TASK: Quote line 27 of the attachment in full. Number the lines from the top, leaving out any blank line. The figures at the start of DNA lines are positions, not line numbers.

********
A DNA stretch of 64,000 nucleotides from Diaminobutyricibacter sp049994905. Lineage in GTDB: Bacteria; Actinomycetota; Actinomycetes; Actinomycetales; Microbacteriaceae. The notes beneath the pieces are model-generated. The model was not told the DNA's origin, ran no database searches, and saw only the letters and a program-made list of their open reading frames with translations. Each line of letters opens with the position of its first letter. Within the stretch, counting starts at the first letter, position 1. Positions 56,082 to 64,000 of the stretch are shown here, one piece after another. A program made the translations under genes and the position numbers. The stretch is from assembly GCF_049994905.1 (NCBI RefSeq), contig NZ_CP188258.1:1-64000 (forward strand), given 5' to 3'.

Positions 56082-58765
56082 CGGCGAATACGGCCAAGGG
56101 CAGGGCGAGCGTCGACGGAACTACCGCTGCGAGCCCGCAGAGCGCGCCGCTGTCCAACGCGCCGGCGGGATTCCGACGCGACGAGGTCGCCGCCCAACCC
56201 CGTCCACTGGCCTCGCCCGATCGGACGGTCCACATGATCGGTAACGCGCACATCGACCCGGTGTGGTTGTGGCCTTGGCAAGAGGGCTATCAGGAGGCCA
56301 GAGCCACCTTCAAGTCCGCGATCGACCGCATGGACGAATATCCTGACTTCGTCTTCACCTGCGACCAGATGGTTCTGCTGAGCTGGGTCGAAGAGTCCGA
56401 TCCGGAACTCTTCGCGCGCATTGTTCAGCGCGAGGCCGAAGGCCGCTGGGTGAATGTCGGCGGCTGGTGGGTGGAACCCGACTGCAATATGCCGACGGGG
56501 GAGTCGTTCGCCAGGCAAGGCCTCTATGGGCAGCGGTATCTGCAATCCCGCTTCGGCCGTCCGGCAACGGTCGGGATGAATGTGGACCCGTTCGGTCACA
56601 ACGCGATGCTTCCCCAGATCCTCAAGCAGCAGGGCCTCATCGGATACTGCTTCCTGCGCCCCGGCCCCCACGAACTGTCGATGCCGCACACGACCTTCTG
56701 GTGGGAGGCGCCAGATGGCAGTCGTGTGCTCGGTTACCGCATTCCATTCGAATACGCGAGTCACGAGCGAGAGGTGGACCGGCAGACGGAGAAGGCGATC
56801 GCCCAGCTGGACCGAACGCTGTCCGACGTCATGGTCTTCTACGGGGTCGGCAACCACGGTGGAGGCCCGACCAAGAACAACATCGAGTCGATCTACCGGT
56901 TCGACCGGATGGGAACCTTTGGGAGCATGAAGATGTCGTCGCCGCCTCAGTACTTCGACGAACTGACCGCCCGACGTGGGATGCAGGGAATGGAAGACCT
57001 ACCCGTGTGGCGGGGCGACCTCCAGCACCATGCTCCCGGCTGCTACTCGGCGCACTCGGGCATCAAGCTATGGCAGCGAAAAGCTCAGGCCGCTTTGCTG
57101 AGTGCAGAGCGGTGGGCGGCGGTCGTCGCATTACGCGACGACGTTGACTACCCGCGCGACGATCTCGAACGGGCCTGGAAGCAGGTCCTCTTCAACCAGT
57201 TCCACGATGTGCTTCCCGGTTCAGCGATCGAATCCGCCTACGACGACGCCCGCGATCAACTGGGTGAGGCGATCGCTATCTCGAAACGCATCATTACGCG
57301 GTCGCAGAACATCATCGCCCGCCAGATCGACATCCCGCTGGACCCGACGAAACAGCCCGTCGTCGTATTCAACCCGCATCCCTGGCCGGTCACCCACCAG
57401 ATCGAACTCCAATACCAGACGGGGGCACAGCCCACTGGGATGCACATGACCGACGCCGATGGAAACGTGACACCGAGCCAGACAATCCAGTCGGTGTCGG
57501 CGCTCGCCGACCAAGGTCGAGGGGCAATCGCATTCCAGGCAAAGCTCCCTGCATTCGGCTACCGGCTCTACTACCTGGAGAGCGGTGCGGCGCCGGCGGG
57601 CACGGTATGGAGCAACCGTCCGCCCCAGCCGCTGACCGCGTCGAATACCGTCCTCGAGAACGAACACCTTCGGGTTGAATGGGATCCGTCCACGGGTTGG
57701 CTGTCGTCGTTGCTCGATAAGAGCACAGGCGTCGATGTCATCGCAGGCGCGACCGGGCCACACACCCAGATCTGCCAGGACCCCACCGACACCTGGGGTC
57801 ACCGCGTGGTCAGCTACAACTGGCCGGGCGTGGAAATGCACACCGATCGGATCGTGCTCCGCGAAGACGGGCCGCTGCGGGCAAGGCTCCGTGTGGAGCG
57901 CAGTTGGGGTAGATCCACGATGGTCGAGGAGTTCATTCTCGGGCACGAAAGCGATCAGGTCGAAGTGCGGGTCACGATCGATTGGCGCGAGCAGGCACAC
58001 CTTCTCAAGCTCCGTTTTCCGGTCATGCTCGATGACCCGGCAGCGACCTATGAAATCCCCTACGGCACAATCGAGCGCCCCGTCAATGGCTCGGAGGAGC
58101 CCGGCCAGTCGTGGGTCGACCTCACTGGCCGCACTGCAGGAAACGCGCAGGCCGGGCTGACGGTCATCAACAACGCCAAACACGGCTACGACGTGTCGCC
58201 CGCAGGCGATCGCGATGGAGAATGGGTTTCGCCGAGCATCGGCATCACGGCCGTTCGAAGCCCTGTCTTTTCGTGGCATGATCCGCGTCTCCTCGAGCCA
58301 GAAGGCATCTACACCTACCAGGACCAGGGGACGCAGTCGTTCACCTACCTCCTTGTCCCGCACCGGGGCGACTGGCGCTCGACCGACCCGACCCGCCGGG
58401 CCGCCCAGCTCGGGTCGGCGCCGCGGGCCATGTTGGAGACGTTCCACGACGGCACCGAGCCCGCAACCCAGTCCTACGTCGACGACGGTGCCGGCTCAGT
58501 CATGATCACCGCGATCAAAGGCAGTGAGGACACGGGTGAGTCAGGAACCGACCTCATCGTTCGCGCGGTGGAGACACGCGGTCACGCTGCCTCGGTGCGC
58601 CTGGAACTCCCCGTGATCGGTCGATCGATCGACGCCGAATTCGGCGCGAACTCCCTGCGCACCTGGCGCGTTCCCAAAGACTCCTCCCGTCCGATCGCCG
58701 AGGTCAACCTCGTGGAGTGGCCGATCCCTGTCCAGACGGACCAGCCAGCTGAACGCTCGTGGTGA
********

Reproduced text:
58401 CCGCCCAGCTCGGGTCGGCGCCGCGGGCCATGTTGGAGACGTTCCACGACGGCACCGAGCCCGCAACCCAGTCCTACGTCGACGACGGTGCCGGCTCAGT